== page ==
Sure, the Lakers bolstered their roster by adding Andre Drummond, Dennis Schroeder and Marc Gasol but these three have yet to figure out how to gel into the Lakers lineup in a consistently productive manner, or rather Coach Frank Vogel has yet to get them to do so.  That combined with injuries to both LeBron James and Anthony Davis means we are one Lakers loss away from crowning a new champion and seeing LeBron James bounced in the first round of the playoffs since as long as anyone can remember.

The Treacherous Three

In the Eastern Conference, the Brooklyn Nets’ Big Three continue to astound.  Sure, they beat up on an undermanned Boston Celtics team, sending GM Danny Ainge into retirement but all series long, Brooklyn seemed to score at will, which is pretty much what everyone expected them to do.  We are who we thought they were.

It’s hard to imagine a team in the history of the league with three such players who could score from anywhere on the floor like Kevin Durant, James Harden and Kyrie Irving.  The problem is (at least we think it’s a problem?) so far in this post-season, the big three have combined for 70% of the Nets’ total points.  Sharp-shooting Joe Harris is the only other Nets player averaging double-digits in scoring.

To put things in their proper perspective, the Miami Heat’s big three of James, Wade and Bosh accounted for 63% of their team’s offense in 2012-13 and the Golden State Warriors’ Curry, Durant and Thompson accounted for 64% in 2017-18.  Like the Nets and Harris, both those teams only had one other player scoring in double digits (Ray Allen with the Heat and Draymond Green with the Warriors).  In other words, winning a title with that sort of offensive imbalance is not entirely unheard of.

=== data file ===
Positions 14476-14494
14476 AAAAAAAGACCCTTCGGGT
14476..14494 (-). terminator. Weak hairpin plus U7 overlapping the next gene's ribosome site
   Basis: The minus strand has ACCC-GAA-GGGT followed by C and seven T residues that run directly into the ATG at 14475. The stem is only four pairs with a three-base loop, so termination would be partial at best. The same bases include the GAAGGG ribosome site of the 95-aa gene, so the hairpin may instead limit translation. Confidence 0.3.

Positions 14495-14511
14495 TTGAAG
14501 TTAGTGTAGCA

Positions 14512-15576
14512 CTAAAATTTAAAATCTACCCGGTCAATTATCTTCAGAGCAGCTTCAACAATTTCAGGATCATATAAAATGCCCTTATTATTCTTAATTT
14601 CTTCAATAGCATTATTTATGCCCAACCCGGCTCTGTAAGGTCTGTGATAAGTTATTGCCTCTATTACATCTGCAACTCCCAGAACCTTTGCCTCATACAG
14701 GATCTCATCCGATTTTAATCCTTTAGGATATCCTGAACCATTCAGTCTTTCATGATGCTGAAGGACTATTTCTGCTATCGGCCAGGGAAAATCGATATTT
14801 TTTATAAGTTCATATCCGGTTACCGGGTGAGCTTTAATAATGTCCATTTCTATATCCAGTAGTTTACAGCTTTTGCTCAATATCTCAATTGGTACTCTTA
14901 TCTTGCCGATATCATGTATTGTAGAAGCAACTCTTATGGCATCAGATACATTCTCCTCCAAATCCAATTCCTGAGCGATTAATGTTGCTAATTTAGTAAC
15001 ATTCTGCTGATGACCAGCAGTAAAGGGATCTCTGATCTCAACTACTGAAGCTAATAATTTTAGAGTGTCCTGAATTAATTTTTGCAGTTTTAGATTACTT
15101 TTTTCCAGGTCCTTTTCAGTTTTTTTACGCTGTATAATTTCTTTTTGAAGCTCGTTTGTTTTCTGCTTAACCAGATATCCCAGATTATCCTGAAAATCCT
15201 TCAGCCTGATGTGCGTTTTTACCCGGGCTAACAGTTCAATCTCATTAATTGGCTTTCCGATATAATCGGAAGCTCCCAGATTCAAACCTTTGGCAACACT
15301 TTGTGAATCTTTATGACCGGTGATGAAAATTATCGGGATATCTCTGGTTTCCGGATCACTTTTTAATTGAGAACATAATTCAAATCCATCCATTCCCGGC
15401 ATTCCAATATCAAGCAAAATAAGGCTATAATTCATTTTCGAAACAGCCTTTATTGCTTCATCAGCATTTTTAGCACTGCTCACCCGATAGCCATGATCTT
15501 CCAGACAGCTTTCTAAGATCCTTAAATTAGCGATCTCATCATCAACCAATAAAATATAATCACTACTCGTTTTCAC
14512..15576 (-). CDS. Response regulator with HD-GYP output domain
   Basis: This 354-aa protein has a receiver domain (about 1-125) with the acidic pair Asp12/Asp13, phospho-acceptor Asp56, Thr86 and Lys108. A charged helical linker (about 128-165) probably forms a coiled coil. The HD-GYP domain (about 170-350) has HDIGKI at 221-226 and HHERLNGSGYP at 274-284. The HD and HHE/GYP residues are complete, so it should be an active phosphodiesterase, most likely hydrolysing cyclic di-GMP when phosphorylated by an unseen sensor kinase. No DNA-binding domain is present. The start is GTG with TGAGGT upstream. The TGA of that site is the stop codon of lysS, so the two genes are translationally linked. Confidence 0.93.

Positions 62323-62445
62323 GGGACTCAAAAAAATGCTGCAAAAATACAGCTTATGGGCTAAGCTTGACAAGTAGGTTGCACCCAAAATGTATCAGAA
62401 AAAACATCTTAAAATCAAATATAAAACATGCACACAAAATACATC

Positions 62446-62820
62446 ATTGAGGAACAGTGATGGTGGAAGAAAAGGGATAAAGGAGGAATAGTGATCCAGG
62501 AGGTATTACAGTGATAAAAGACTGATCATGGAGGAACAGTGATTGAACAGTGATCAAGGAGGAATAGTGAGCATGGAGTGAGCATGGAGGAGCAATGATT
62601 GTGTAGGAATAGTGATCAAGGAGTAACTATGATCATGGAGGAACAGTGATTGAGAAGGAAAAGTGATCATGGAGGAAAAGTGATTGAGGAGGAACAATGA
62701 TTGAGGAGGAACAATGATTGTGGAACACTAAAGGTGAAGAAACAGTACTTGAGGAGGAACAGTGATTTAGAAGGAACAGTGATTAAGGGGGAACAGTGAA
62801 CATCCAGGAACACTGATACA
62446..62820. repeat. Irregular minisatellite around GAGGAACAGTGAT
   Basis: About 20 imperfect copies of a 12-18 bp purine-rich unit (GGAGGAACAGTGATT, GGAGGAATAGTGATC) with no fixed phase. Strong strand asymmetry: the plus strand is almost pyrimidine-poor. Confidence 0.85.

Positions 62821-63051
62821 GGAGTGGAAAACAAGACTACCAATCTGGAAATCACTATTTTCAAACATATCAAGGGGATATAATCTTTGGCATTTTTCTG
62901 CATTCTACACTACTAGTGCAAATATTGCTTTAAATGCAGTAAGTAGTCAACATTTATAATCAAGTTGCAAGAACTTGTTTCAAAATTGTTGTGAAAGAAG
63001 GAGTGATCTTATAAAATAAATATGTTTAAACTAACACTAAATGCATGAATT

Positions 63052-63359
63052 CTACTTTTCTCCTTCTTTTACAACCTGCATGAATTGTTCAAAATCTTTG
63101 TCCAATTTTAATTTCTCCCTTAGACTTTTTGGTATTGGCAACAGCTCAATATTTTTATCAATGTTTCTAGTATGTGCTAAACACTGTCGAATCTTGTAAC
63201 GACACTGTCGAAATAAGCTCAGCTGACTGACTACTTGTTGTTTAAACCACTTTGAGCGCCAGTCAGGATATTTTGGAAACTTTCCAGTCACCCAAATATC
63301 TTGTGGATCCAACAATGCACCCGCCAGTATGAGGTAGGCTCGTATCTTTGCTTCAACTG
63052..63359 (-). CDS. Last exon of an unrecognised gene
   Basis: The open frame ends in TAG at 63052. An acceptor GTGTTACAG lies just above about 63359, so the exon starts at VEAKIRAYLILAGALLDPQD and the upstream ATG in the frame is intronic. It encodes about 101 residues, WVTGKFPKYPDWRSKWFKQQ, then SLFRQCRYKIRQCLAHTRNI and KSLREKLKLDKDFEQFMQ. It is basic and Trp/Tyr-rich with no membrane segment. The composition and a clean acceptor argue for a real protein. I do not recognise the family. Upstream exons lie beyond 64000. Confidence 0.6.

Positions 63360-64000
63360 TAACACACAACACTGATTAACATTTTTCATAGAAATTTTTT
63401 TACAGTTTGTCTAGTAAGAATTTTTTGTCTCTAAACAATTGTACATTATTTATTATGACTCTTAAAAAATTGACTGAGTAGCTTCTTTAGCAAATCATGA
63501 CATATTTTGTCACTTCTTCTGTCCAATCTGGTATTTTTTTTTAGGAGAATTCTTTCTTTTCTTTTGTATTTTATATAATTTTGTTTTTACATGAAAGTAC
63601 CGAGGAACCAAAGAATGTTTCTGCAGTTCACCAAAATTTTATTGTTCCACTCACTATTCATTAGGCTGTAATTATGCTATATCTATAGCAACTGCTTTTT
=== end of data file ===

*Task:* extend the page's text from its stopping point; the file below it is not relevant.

While depth and defense remain a concern, in a league increasingly built around offense, this team is constructed to do just that, break you down however and whenever they please.  The questions marks remain whether they can stop anyone on the other end.  They may not need to.

My money is still on either the Lakers or Nets to take home the title despite their flaws.  That being said, if they fail to do so, that means we’ll see a changing of the guard, just as we did when Michael retired and later when Kobe retired.  Whether it’s Embiid, Trae Young or Giannis, Damian Lillard, Luca, Donovan Mitchell, Chris Paul or the Joker, for the first time in a long time, we will have crowned a new champion.

With countless other superstars in the league ready to create their own legacy, it appears the future of the league is in good hands, when that baton is finally handed over.  The question remains whether that will be sooner rather than later.

4 thoughts on “Chumpservations, Vol. 40: Your 2021 NBA Playoff Edition

  1. Truth be known, I haven’t watched a single live moment of the playoffs to date and probably won’t. Sad to say as a former basketball junkie with 2 kids that were capable of and were offered college basketball scholarships, I just can’t get interested for a variety of reasons which I won’t detail here. I’m starting to think that the NBA is starting to head down the NHL path in where only the die-hard fans pay much attention to it.

  2. It’s possible, Moose.

    I’m still a junkie but Dubs will, as has, argues your very same point.

    It’s too bad because there’s some good young talent in the game.

    It is, however, a different game.

    I think maybe if you learn to appreciate the fact that the guys are scoring from literally anywhere on the court, you may have a newfound, open-minded appreciation for what’s going on.

    Or not.